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IBM unveils XML tools, Web site

The company has created free tools and a new Web site to help developers use the Extensible Markup Language (XML).

IBM has created free tools and a new Web site to help developers use the Extensible Markup Language (XML).

XML promises to help developers more easily share data and documents on the Web and on corporate networks.

Because of high demand by developers, IBM today released an XML parser for C++. A parser dissects and reads XML text within an application, much like a Web browser reads HTML to generate Web pages on a computer.

Until now, most XML parsers have been built using Java, although one parser, called expat, was previously written in C. Analyst Anne Thomas of the Patricia Seybold Group said the combination of XML and Java makes sense because both technologies are portable, but creating a parser for C++ also makes sense for those who prefer developing in another language.

"There's times when you want to run code on one machine and don't expect to move it around, so it's useful," she said.

Consultant Kevin Dick of Kevin Dick Associates in Palo Alto, California, agreed: "C++ is a widely used language, especially when performance is important. And the whole goal of XML is to exchange documents without knowing what language the documents are using, so it would be nice to have programs other than Java that could access XML."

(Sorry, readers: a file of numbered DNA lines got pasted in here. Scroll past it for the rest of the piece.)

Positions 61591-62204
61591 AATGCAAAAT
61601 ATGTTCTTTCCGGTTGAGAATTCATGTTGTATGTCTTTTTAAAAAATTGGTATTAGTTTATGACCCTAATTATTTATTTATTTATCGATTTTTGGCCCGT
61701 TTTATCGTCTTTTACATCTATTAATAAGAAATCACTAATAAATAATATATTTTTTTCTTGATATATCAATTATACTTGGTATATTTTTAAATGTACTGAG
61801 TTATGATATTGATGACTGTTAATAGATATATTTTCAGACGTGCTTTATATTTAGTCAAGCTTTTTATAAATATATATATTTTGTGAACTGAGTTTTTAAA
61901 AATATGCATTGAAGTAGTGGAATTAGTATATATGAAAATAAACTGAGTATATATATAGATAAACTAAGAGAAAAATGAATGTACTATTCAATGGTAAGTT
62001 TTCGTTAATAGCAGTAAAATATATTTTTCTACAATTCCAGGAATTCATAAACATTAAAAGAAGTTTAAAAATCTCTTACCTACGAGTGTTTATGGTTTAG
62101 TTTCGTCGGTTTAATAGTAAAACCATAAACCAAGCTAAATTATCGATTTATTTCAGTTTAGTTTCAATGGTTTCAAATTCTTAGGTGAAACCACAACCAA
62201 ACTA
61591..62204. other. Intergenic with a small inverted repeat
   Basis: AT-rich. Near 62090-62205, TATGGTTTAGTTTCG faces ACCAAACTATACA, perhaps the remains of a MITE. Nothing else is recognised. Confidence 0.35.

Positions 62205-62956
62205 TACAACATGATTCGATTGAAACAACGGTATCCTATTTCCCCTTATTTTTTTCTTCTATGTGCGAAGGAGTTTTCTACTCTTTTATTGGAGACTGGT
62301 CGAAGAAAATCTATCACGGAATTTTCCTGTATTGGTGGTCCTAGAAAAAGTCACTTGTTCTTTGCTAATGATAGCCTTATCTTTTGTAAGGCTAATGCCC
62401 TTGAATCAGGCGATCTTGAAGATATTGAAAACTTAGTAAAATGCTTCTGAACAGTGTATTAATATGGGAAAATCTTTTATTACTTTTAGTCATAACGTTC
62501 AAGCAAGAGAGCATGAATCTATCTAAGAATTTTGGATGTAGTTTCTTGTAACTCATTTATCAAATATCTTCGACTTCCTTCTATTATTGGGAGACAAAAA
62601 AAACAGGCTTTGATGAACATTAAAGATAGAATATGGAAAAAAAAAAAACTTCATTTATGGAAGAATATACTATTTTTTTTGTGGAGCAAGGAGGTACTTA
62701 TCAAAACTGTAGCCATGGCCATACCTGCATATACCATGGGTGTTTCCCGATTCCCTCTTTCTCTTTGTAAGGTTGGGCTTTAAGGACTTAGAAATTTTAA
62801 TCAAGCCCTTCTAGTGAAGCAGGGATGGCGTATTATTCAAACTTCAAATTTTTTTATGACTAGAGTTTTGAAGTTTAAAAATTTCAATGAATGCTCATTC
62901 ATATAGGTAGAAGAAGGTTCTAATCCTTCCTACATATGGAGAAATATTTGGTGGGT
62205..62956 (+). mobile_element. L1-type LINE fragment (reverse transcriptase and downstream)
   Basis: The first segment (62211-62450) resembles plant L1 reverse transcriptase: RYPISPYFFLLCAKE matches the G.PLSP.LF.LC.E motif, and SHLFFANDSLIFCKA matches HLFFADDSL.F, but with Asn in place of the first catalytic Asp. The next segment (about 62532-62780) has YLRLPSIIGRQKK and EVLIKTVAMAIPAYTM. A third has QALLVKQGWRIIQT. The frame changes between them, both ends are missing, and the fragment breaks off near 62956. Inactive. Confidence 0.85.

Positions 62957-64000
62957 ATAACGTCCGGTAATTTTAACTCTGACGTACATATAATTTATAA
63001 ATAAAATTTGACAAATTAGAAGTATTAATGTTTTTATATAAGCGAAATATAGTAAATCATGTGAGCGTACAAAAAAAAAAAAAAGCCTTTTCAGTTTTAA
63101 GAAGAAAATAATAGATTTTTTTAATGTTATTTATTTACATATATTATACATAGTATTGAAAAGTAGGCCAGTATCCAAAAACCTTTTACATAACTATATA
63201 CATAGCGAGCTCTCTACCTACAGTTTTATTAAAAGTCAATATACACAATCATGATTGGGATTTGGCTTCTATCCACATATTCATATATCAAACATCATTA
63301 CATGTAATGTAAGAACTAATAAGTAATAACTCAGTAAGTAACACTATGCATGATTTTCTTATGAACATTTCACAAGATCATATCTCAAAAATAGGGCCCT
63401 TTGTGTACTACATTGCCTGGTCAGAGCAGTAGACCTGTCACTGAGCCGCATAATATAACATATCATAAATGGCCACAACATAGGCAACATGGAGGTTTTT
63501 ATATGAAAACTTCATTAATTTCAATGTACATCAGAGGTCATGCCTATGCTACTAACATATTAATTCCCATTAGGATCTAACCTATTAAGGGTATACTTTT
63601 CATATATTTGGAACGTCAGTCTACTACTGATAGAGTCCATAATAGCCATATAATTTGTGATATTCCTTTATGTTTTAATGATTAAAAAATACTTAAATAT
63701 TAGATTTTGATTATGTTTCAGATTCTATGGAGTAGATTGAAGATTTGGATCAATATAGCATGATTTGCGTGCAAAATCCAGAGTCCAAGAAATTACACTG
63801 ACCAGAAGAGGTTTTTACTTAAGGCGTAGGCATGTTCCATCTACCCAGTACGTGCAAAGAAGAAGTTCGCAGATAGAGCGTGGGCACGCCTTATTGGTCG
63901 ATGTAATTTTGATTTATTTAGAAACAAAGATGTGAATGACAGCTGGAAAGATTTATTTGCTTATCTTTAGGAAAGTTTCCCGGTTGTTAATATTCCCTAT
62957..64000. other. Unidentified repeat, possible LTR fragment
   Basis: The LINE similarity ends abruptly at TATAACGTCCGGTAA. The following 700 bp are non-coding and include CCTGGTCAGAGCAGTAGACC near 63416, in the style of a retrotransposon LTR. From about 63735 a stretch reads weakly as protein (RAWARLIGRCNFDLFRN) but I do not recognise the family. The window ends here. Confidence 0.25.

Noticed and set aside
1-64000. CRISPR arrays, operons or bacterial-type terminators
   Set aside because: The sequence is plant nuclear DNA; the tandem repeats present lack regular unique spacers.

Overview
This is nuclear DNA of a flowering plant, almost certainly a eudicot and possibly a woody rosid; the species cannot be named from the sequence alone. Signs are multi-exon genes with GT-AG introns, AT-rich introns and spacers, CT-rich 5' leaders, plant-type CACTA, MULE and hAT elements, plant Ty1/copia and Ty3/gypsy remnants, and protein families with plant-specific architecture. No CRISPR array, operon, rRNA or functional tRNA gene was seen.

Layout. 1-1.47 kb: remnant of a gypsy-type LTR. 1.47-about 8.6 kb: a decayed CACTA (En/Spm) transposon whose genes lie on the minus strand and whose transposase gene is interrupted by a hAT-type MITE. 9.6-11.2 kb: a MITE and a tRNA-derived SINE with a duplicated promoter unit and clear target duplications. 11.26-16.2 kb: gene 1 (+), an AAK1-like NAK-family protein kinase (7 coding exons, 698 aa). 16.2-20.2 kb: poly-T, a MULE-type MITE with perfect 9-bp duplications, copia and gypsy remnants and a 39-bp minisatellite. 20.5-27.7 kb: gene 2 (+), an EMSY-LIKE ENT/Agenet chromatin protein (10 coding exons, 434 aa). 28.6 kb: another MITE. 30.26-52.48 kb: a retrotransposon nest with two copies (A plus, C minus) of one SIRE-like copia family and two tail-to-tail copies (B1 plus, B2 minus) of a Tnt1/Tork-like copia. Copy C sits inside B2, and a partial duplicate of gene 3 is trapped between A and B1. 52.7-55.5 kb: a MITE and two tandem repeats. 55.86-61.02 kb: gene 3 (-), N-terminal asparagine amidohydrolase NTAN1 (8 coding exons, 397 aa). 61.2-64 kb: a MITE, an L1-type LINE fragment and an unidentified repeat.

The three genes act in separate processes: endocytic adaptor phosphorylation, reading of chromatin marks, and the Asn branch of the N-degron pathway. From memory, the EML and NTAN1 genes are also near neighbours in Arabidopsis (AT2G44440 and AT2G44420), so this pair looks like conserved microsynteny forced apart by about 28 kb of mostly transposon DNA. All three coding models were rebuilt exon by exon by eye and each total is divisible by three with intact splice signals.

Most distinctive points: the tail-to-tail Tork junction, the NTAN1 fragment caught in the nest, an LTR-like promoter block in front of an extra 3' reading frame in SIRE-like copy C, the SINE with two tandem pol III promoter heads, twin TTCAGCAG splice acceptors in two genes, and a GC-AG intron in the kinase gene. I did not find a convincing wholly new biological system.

IBM today also released new security tools that allow XML developers to use digital signatures, different levels of encryption, and access control, said Marie Wieck, IBM's director of XML technology. The encryption technology allows developers to encrypt only portions of a document rather than the entire document.

"It's to provide the level of security you want. The credit card field might be encrypted, while the email address and shipping preference is not encrypted," Wieck said.

Access control allows developers to decide how to give people different levels of access to XML information, she said. The security tools are based on technology being discussed in two standards bodies, the World Wide Web Consortium and the Internet Engineering Task Force, she said.

IBM also created a new search engine, a guide for developers who seek information, tutorials, and bulletin board postings on XML technology. The XML parser and security tools are available on IBM's AlphaWorks Web site.

In other XML news, Bluestone Software today began shipping Bluestone XML-Contact for 3Com's Palm Computing devices. The XML technology will allow PalmPilot users to exchange information with corporate databases.

DataChannel today also announced that in June it will ship an XML-based database that was codeveloped with Software AG.